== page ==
Friday, January 10, 2014

If It Ain’t Broke, It May STILL Need Fixed !


It bought this wheelbarrow a few years ago to replace the one my wife had when we got married. It was probably the same brand, but had cheap jungle-wood two-piece handles that didn’t hold up well to serious use. (Remember when handles for such tools were hickory or oak?) It also had a low-sided tub that let everything dump out the front if you forgot to walk hunch-backed.

This one had one-piece handles, but they may still be jungle-wood. If they’re an American species, they certainly aren’t hickory or oak. Though the tub had higher sides, it didn’t have enough back-slope, so you still had to walk hunch-backed if you didn’t want things spilling out the front. The worst problem, though, was that the tire was too small in proportion to the height of the front end of the handles. SO, when you were tooling along walking hunch-backed to begin with, if there was a bump on the ground, or if you started easing more upright in stature, the front of the handles jammed into the ground, slowing you, stopping you, or sometimes, spilling your load. Part of the problem is that the handles are too short. Longer ones would lower the angle of the frame, making it less likely to jam, while also making it less likely that you’d try running over yourself (catch your heels) when pulling the barrow behind you after emptying.

After several years of cussing and discussing the newer wheelbarrow’s short-comings, I decided to do something about it. The easiest fix seemed to be putting blocks between the axle and handles, so the front end of the handles would be farther from the ground and less likely to jam. Having raised the wheelbarrow 1-1/2 inches with my own version of a wooden lift kit, I must say that it works much better. It not only doesn’t jam into the ground during normal work, it raises the front of the tub a bit, making it less likely to spill things out the front. Of course the handles are still too short, but there’s no easy fix on them, only replacement, so I’ll wait a while before getting that industrious. After all, I’d have to make my own because you sure can’t buy anything worth taking home.

I suppose some folks might feel that my alteration would make it harder to dump the wheelbarrow, but that doesn’t seem to be a problem. You either have enough muscle to do the job or you don’t. Also, just for the record, I’m not overly tall at 5-10, so it’s not like I dwarf the thing.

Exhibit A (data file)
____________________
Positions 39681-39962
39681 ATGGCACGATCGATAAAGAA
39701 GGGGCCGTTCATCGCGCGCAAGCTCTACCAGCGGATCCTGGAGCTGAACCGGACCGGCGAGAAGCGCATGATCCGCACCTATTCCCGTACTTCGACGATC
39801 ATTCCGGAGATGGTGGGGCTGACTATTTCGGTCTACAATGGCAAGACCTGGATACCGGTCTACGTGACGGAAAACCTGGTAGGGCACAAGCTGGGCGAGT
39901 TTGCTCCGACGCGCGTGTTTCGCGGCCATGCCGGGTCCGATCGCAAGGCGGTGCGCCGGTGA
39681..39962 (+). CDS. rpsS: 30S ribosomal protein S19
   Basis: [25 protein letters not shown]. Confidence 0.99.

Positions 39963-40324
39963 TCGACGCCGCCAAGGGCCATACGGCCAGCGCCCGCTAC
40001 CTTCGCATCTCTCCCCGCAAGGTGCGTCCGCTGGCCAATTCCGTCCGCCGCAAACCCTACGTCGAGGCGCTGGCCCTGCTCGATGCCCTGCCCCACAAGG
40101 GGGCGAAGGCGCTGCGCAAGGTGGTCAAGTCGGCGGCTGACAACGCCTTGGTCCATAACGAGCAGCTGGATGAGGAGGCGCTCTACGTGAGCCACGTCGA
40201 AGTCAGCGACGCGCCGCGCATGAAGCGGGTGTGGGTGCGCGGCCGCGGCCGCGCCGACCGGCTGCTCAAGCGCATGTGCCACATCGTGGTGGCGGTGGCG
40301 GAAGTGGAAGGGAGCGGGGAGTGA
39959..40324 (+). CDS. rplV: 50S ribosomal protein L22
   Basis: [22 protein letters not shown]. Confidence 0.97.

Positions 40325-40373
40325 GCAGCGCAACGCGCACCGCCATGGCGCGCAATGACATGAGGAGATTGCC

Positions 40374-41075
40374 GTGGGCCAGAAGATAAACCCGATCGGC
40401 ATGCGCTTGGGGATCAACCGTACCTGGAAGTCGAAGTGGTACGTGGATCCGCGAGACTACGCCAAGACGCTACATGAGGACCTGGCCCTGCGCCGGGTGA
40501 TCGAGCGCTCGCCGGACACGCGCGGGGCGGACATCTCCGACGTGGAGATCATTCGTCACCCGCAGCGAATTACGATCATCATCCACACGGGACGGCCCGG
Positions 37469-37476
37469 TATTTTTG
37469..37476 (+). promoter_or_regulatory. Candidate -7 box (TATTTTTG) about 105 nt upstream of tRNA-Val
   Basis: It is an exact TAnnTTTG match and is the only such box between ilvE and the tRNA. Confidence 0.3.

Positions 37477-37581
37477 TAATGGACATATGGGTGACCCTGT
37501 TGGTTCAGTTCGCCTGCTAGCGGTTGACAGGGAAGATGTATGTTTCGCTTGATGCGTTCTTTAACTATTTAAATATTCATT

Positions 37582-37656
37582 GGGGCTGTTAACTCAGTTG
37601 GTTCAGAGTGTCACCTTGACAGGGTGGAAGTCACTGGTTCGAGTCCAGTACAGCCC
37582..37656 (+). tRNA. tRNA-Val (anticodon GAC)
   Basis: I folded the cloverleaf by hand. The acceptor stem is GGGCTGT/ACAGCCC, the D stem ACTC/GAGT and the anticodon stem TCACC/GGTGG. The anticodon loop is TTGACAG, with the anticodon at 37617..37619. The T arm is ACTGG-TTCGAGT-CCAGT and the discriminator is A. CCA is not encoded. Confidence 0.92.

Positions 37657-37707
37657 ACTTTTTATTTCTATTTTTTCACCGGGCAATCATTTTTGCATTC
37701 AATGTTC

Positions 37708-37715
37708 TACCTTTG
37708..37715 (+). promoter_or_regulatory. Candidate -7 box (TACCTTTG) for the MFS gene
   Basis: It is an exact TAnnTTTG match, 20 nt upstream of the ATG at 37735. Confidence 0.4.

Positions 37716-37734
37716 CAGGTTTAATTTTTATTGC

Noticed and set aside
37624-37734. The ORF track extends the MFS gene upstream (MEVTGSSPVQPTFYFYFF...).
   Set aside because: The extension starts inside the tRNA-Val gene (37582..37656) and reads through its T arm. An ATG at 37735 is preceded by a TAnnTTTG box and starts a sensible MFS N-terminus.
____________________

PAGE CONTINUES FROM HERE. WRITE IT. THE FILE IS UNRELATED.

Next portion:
The bottom line is that that like most things these days, it was probably designed by people who’d never done an honest day’s work in their lives. Therefore, it was simply designed to be produced cheaply, not to work well. Oh well, It only cost me a couple dollars in longer bolts to make it a lot better. © 2014


M. Silvius said...

I need to do that to mine also.

Sunnybrook Farm said...

If you remember the old days when the US could make a wheelbarrow, the pans used to have a riser that lifted them up higher in the front. They also had a piece of wood that ran across between the handles to keep the whole thing from flexing, I have rebuilt them and put a piece across both pan bolts to really add strength, a piece of flat steel will also work. With that strengthened you can even saw the handles off just in front of the axle and eliminate that front piece which they are using as a dump pivot. That frees up the front for rough ground. I make my own handles out of what looks like 2 x 2 that was riped out of a 2x6 or something, anyway it isn't strong wood but when it is actually big enough it doesn't matter as it was cheap. Raising that front end was a good idea, I will have to try that as well. Hope your Chinese tire lasts.

buddeshepherd said...

I am almost positive I saw long hickory wheelborrow handles at my local Lowe's big box store. I think they had cheap china handles and slightly more expensive US made handles.
I am pretty sure it was this fall as I had to find a potatoe fork and a good shovel.

Gorges Smythe said...

It's worth the effort, Michael.

Sf, somewhere, I've got a photo of a n all steel wheelbarrow that my grandfather used to mix or pour concrete for steel oil rigs back in the 30's. I still used it a few times through the 80's, but the handle tubes finally rusted out, and the pan was in poor enough shape that the handles weren't worth replacing. If they could make that good of a product then, they could do it now.

I'll look sometime, Budd, I think I still have the old pan around for my wife's barrow somewhere. New handles would make it usable.

Scooney Adrift said...

Years ago, I found an old iron spoke wheel model down in the woods. Wood was all rotted, but the tub and the wheel were in great shape. Bought new oak handles at Ace Hardware, and for the cost of the handles I had a wheelbarrow that I never did wear out. I couldn't afford a good one at the time, so it was like "found money!" Yours turned out good also.

Gorges Smythe said...

Sounds like a deal to me, Scooney. Oak handles? You lucky dog! (Actually. I have a mis-sawn oak 2x6 that would make a couple handles. If I ever find the old barrow tub, that's what Ill do.)

Lady Locust said...

That's a nice one. You mentioned design. That one can haul a real load rather that those ones you see that are about 8 inches deep which were designed by folks who,as you said, don't know what work is. I good barrow is hard to find:)

Pumice said...

My dad used to get us up before school to push wheelbarrows of concrete he was having delivered. I can understand your issues. A real measure of good design though is whether you can push he handles down to the ground, tipping it backwards and sit in it like an easy chair. My dad never did seem to appreciate that position though.

Grace and peace.

Gorges Smythe said...

Yes, LL, I hauled a little firewood in it yesterday. It held as much as THIS old geezer needed to handle.

You know, Pumice, I forgot to check that! ;-)